Source: www.tax-news.com/news/South_Africa_Warns_Of_Future_Tax_Hikes____66201.html


  • Nov 01, 2012   South Africa: on course for fiscal disaster

    Government spending is completely out of control in South Africa, and only massive increases in taxation have masked the problem. This year the deficit is reckoned to increase from 4.2% to 4.8% despite a 10.6% increase in tax receipts. These are really scary numbers, especially because the government seems to have no idea that it is heading for a crunch collision. The government says it is committed to real increases in spending of 'only' 2.9% per year. Inflation is running at 5.5%, so the government is planning to spend 8.5% more in cash terms every year. The Revenue Service has done a spectacular job of increasing tax receipts through efficiency improvements and the rounding up of more taxpayers, but these are once-off gains which have deluded the government into thinking that the river of gold will flow for ever. In reality, increases in public spending are notoriously sticky and extremely hard to reverse, even if there is willingness and understanding of the need for it, which is blatantly absent in the current administration.
    Source: http://www.lowtax.net/asp/story/front/South_Africa_To_Deal_With_Rising_Deficit____58023.html


  • Aug 30, 2012   South Africa: egged on to tax by the IMF

    South Africa has its own particular blend of problems, mostly due to its awful history, but the government is not helping by enjoying a banquet of scrumptious tax money being generated by more efficient tax collection, along with some nice new taxes. The problem is that public spending is leaping along, fed by the new vein of gold, and the resulting transfer of resources from the private sector to the public sector will act as a damper on business. South Africa in this respect is typical of a type of mid-level developing country where tax-paying, if not optional, is far from the norm. Only a small proportion of businesses are known to the tax authority, which is itself often highly inefficient if not actually corrupt. Other such countries include notably the Philippines, Pakistan and Indonesia. Relatively minor improvements in collection techniques yield a bonanza of new tax money, but governments are typically very bad at using it productively. For the IMF to encourage this type of government to add even more taxes is pernicious.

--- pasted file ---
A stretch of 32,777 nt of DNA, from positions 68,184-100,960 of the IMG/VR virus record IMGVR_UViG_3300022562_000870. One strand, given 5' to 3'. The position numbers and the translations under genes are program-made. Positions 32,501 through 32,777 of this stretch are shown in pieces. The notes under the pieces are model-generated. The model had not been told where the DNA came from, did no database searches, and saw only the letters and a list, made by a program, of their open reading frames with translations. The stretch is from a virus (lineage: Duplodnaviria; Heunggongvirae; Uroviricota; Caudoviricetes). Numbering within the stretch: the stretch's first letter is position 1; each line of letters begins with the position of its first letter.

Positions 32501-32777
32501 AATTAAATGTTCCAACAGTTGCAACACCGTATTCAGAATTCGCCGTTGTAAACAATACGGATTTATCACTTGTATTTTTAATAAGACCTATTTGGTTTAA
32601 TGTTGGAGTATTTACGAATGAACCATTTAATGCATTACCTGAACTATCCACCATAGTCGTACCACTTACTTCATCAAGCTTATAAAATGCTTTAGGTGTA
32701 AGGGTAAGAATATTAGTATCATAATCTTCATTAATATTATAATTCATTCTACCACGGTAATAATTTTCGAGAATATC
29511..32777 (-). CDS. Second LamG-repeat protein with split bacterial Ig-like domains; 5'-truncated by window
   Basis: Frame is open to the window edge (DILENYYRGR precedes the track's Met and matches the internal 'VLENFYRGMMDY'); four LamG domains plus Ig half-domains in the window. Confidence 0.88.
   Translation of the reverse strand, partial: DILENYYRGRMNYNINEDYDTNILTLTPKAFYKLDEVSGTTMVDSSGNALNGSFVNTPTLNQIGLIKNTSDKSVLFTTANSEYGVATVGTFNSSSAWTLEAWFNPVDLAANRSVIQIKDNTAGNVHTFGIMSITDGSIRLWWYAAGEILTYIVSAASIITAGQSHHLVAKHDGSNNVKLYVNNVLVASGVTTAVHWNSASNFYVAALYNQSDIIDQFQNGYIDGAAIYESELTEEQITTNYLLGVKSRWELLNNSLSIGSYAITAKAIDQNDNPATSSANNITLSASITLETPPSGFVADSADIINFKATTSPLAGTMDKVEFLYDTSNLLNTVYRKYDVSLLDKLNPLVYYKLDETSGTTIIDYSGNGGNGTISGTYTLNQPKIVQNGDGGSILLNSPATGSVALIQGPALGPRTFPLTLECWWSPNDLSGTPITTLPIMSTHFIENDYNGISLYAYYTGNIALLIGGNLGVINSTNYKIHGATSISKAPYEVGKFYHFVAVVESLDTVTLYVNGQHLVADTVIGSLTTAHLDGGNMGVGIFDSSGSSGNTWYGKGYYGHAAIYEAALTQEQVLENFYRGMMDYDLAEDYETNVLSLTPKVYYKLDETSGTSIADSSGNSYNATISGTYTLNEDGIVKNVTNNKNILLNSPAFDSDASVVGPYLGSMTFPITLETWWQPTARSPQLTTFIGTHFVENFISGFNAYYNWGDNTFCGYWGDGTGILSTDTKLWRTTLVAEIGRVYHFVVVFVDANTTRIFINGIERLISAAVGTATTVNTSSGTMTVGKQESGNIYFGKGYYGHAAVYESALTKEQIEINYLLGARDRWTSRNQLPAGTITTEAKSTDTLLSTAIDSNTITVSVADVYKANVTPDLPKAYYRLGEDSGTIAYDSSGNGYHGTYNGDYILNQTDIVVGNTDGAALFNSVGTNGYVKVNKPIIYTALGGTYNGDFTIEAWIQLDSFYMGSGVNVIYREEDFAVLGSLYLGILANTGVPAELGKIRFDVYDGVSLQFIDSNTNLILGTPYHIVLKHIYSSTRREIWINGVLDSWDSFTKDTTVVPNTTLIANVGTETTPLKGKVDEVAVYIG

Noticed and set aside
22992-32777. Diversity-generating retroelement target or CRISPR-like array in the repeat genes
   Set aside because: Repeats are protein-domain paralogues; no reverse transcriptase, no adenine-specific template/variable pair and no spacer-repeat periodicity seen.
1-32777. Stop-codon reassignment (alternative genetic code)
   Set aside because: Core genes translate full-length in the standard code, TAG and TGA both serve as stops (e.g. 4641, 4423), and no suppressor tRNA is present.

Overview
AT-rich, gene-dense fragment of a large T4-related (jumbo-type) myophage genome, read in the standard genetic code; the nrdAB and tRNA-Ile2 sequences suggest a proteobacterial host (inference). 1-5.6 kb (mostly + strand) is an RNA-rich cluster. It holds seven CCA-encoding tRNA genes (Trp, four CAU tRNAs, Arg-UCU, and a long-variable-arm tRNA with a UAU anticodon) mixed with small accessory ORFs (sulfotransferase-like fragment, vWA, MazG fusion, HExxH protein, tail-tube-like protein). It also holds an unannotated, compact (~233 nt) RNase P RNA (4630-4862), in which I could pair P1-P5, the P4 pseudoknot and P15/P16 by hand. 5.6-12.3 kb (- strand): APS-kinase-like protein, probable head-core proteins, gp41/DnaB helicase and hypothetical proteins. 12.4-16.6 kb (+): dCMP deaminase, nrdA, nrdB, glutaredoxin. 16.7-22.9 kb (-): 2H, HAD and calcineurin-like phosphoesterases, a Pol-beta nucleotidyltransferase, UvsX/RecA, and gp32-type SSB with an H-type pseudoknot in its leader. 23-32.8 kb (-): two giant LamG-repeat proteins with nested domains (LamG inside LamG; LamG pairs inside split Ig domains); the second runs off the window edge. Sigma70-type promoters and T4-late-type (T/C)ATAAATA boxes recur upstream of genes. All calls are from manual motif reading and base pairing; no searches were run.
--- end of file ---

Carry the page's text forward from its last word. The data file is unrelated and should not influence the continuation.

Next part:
Source: http://www.lowtax.net/asp/story/front/South_Africa_Mulling_MediumTerm_Tax_Hikes____57020.html


  • Jul 05, 2012   South Africa: wrings the necks of Brazilian chickens

    Brazil is hardly a beacon of free-trade purity, but it is right to attack the anti-dumping duties South Africa places on its poultry exports, as high as 65% in some cases. Anti-dumping duties are anathema to me; the world would be doing itself a favour if they were banned lock, stock and barrel. They are especially iniquitous in the agricultural sector, where the EU has been a prime offender over the years. If you protect a farmer with subsidies, you increase costs for your own citizens, but worse, you deprive lower cost producers in undeveloped countries, which leads directly to economic disaster and in many cases starvation. Go figure. I don't know the history of South Africa's poultry sector, but without a doubt, it is being protected in order to secure the votes of farmers, just as used to be the case in France, for example. One odd thing about this: how can it be that poultry farmers in Brazil can produce their animals for half of what it costs in South Africa?
    Source: http://www.lowtax.net/asp/story/front/Brazil_Takes_Poultry_AntiDumping_Dispute_To_WTO____56107.html